Of course, the politicians who start wars don’t think of this-they are unaffected by the disasters they create.
The biggest proxy war we ever funded was the arming of the Afgani insurgents against the Russians during the Cold War. The idea was to bleed Russia dry - it cost a lot less to smuggle a Stinger Missile into Russia than it did to replace the helicopter that the missile shot down.
The very excellent Charlie Wilson’s War (the book, not the movie) is a great look at the hows and whys of funding the Afghan ‘freedom fighters’ against the Russians.
I definitely recommend reading it, especially because this sounds kind of like a homework question!
No homework question. My thoughts were: Since China is the ATM for the Iraq war, the American people living today will never feel the economic pain of this very costly war. But, generations to come will feel the economic pain.
I was under the impression that the Iraq war was America’s first war not financed directly on the back’s of the American tax payer. As this thread points out it was not the first. But probably the most costliest.
This premise is wrong. China owns about 6% of the debt. So does Japan, although for some reason people never mention this. The government owes itself a far higher percentage than these combined.
No foreign country is financing any American war. That’s a paranoid talking point that has little basis in reality.
Another excellent book about the history of US finance, including finance for the various wars, is Empire of Wealth: The Epic History of American Economic Powerby John Steele Gordon.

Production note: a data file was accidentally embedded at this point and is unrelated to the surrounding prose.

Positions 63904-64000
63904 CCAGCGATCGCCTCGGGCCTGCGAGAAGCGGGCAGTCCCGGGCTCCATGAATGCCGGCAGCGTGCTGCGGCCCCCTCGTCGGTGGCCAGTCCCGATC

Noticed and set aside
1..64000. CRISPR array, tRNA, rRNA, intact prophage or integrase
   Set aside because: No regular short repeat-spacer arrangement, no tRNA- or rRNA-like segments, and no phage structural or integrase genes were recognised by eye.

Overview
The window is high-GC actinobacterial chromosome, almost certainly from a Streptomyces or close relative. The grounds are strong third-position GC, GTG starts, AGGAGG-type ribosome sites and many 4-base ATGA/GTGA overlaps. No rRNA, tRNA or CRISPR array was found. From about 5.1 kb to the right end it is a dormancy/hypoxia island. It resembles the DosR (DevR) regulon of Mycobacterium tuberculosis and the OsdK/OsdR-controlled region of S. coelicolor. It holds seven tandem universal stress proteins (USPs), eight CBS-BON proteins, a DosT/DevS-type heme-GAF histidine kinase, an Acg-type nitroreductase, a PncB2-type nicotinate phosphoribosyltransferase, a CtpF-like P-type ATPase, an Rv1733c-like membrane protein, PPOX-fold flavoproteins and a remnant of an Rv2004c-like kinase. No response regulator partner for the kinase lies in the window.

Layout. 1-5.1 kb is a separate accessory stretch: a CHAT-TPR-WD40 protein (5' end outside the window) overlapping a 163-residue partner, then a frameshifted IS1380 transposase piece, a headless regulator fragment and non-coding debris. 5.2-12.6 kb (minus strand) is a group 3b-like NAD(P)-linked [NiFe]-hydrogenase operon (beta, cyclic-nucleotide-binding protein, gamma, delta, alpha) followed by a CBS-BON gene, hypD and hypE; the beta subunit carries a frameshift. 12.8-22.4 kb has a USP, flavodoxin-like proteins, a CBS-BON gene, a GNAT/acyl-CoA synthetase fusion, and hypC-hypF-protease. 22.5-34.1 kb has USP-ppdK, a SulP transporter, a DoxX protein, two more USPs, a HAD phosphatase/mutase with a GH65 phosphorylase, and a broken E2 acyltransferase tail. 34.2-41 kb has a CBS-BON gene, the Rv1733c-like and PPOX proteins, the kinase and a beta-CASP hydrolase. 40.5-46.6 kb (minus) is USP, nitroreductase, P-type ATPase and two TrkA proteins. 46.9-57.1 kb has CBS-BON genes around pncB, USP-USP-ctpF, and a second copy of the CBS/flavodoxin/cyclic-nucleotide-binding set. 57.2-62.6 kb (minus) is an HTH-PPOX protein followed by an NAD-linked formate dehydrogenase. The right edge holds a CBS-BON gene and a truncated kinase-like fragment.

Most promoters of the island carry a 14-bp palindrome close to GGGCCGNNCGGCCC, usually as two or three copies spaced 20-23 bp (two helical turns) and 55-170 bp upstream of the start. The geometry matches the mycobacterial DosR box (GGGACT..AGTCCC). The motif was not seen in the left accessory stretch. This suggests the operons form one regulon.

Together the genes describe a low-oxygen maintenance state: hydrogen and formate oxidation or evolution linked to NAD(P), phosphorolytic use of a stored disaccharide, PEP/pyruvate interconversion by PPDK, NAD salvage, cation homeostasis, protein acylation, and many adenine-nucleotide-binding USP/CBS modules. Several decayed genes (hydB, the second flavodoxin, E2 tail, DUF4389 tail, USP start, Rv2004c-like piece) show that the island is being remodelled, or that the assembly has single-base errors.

One thing that I remember is the book claims that resolving the financial problems during the War of 1812 and clarifying how an ongoing war could be financed was a major factor in getting Great Britain to the negotiating table.
The current Iraq/Afghanistan/everything else conflict isn’t the costliest. Not even close.
In terms of raw dollars (adjusted for inflation) the current war does beat Vietnam and Korea,but it falls very far short of World War II.
In terms of percentage of the GDP (probably a better measure of the overall cost of the war related to how much of a burden it will be on present and future tax payers) the current war actually rates quite low.
Current war: 1.2%
First gulf war: 0.7%
World War II: 35.8%
World War I: 13.6%
Spanish-American War: 1.1%
Civil War: 11.3%
Mexican War: 1.4%
War of 1812: 2.2%
So despite the politics and scary numbers being thrown around on the internet, the overall cost of the current war is smaller than everything except the Spanish-American war and the first gulf war in terms of %GDP. The overall effect of the war on our economy is far less than you’ve been led to believe.
(numbers from here: http://www.fas.org/sgp/crs/natsec/RS22926.pdf warning-pdf)
Why did Gulf War I (a few months, no nation-building) cost more than half of the current 10 year, multi-theater thing? Were the munitions really expensive back then? Fuel was certainly cheaper.
I’ll nitpick, because phrases like “far higher percentage” mislead:
China owns closer to 7% of the debt, or 10% when self-held debt is excluded. A whopping 48% of “Federal debt held by the public” is held by foreign investors. BTW, China’s 7% (or 10%) is almost entirely held by its government while Japan’s, IIRC, is split roughly evenly between government and private investors.
I do agree with your larger point however. Dollars are fungible and (although, unlike the GOP apparently, it’s rooting against U.S. monetary failure) China doesn’t much care whether its funds are used for tax cuts, wars, or … hookers and blow.